6. Configure inbound Firewall rules

Using Powershell, enable File and Printer Sharing inbound rule in order to copy PI Coresight installation kit to the machine. This rule can be disabled after PI Coresight installation.

 

Enable-NetFirewallRule -DisplayGroup "File And Printer Sharing"

 

For proper Remote management, enable additional Firewall rules:

Enable-NetFirewallRule -DisplayGroup "Remote Event Log Management"
Enable-NetFirewallRule -DisplayGroup "Remote Service Management"
Enable-NetFirewallRule -DisplayGroup "Remote Volume Management"

 

 

7. Activate all Roles and Features required by PI Coresight

 

a) If Windows Server 2016 Core is used, the location of microsoft-windows-netfx3-ondemand-package.cab file needs to be specified in order to install features related to .NET Framework 3.5. Mount the Windows Server 2016 installation .ISO file, go to sources folder, and copy sxs folder (this is where microsoft-windows-netfx3-ondemand-package.cab resides) to C: drive on the Server Core machine. Then use CSRolesFeatures2016.ps1 (attached to this post and available at pastebin) PowerShell script in the next step - it uses the C:\sxs folder as source for feature activation. For Windows Server 2008 or 2012 Core, use the original CSRolesFeatures.ps1 (attached to this post and available at pastebin).

 

b) In any case, copy the appropriate script to the Server Core machine using robocopy (available from the Command Prompt) or copy&paste feature in Windows Explorer.

 

For example, to copy CSRolesFeatures.ps1 from local D:\Downloads folder to C:\Temp on CORESQUARED using robocopy:

robocopy "D:\Downloads" "\\CORESQUARED\C$\Temp" CSRolesFeatures.ps1

 

 

c) Open PowerShell console on the Server Core machine (execute powershell command in the Command Prompt) allow execution of the script for the current session, and run the script:

Set-Executionpolicy RemoteSigned -Scope Process
.\CSRolesFeatures.ps1 -Mode Install -IsCore $true

 

 

d) Once the script does its magic, reboot the machine by running shutdown /r /t 0 in the Command Prompt.

 

 

 

Server Core – Enable Remote Administration

 

Use sconfig > select Option 4 > select option 1 to enable Remote Management.


 

Use Remote Management to add/remove Windows features, maintain Local Users and Groups, inspect Event Logs and more.

 

 

Web Server Management Service is required for remote IIS Management. Use PowerShell to install the service and set the related registry setting:

Install-WindowsFeature Web-Mgmt-Service
Set-ItemProperty -Path HKLM:\SOFTWARE\Microsoft\WebManagement\Server -Name EnableRemoteManagement -Value 1

 

Finally, start the Web Management service by running net start WMSVC in the Command Prompt. Optionally, configure the service to start automatically: sc config wmsvc start=auto.

 

 

 

Server Core can now be fully managed from a remote workstation (Server Manager for general server management, IIS Manager for IIS management)!

 

To connect to the Server Core IIS remotely, open up IIS Manager on any Server with GUI, right click on Start Page and select the Connect to a Server... option:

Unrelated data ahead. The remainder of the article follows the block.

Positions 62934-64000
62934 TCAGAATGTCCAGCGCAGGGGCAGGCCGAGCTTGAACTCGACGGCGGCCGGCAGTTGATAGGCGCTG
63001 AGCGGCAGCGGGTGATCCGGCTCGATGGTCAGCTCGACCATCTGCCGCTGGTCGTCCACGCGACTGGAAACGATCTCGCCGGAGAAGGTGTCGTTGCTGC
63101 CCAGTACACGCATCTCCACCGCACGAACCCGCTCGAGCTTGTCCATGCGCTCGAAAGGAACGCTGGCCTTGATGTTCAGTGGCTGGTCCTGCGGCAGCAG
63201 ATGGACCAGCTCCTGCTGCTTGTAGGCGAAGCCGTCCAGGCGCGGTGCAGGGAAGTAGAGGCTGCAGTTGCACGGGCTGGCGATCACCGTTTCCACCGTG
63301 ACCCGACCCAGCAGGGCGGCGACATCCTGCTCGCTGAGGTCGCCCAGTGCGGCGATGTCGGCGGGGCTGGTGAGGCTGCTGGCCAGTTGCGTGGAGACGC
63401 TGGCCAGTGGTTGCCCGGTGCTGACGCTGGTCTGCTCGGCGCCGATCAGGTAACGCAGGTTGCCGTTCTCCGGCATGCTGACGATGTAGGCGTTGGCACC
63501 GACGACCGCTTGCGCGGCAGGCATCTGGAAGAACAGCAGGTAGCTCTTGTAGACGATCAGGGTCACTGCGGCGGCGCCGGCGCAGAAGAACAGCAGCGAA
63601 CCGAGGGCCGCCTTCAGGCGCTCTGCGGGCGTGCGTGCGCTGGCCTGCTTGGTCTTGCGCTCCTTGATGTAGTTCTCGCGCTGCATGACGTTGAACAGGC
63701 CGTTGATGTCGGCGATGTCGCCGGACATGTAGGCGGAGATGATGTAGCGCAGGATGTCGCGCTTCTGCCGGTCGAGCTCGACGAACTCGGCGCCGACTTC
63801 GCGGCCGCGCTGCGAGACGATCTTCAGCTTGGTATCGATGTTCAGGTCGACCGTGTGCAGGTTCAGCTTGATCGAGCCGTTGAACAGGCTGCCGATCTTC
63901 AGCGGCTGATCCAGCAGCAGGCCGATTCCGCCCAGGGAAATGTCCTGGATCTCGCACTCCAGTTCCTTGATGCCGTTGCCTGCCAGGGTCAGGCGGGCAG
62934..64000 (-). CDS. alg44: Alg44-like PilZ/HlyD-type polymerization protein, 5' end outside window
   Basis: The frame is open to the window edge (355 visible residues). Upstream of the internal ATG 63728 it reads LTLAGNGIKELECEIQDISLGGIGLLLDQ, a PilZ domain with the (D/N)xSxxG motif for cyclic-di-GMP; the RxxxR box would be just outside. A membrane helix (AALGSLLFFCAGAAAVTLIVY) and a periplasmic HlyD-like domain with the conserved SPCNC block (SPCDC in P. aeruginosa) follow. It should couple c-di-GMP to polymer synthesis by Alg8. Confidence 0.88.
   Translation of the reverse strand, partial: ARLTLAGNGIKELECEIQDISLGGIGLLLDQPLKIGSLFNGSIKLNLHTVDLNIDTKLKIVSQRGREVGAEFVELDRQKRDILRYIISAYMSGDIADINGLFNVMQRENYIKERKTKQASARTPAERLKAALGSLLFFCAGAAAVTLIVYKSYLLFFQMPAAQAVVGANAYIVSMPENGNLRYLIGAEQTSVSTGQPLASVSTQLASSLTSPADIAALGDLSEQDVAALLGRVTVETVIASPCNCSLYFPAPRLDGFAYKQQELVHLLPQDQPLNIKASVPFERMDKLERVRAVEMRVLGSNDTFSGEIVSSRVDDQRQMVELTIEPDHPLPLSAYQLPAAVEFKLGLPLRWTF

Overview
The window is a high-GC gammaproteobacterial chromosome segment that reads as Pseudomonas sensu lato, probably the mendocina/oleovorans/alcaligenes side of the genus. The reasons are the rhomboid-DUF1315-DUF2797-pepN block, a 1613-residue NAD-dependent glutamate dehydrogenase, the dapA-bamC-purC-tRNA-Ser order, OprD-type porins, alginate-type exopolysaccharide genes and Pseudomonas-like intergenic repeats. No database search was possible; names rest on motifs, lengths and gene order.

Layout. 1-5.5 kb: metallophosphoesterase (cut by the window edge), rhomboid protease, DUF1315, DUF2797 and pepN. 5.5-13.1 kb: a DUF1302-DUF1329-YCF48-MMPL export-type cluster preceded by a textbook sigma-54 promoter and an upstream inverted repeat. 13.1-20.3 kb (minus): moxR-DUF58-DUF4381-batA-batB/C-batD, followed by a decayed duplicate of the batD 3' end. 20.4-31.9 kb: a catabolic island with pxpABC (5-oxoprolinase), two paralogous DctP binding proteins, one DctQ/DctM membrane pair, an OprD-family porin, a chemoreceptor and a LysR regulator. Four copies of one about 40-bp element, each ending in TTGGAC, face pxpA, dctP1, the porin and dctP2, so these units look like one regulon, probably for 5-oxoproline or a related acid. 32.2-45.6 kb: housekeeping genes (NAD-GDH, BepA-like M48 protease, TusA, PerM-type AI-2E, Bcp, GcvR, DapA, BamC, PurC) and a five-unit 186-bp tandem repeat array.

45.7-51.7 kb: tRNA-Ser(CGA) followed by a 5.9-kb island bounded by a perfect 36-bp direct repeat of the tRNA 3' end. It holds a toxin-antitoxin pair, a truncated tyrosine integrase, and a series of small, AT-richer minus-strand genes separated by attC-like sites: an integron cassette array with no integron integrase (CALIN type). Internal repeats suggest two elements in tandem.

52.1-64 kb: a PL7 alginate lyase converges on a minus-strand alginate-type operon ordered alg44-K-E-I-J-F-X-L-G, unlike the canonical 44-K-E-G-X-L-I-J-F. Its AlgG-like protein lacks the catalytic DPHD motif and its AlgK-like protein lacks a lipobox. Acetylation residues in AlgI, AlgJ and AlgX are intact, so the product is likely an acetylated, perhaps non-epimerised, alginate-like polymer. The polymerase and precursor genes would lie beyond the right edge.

Server Core is ready for PI Coresight. Let's install it!

 

 

 

Updates:

Update 22-Aug-2016: Added a couple of small notes regarding installing .NET Framework-related features on Windows Server 2016 Core.

lmlcoch

Coresight Squared

Posted by lmlcoch Employee Aug 1, 2016

PI Coresight is not officially supported on Windows Server Core, but with a couple of tweaks and a bit of effort, Coresight Squared is possible.

 

What is Server Core and why use it?

Server Core is a minimal installation option for Windows Server and its main benefit is reduced footprint. However, this is not just to reduce the number of potentially vulnerable components (thus reducing the attack surface area), but also serves to reduce the amount of patching and maintenance required. Last but not least, Server Core consumes less resources.

 

Server Core References:

Benefits of Server Core

Server Core in Windows Server 2012 – Improved Taste, Less Filling, More Uptime

 

 

We strive to officially support Server Core in a future PI Coresight release (please up-vote the related UserVoice item), but for now, this guide will have to do.

 

Side note: It’s possible to install Windows Server with the Full UI capability, install PI Coresight, configure it, and remove the GUI components to get Server Core. In Windows Server 2012, the GUI can be added or removed as needed via PowerShell.


To remove the GUI:

Remove-WindowsFeature -name Server-Gui-Mgmt-Infra
Remove-WindowsFeature -name Server-Gui-Shell

 

To add the GUI:

Install-WindowsFeature -name Server-Gui-Mgmt-Infra
Install-WindowsFeature -name Server-Gui-Shell

 

 

 

But where’s the Fun in that? 

 

 

If you are an experienced Server Core user, please feel free to dive right into PI Coresight installation and Kerberos Configuration for PI Coresight.

 

If you're new to Server Core, please go through the Coresight Squared series in the following order:

 

1. Server Core Installation and Configuration

2. PI Coresight Installation

3. Kerberos Configuration for PI Coresight

 

 

A big thanks goes to Harry Paul for useful advice and guidance throughout the entire process of putting this series together.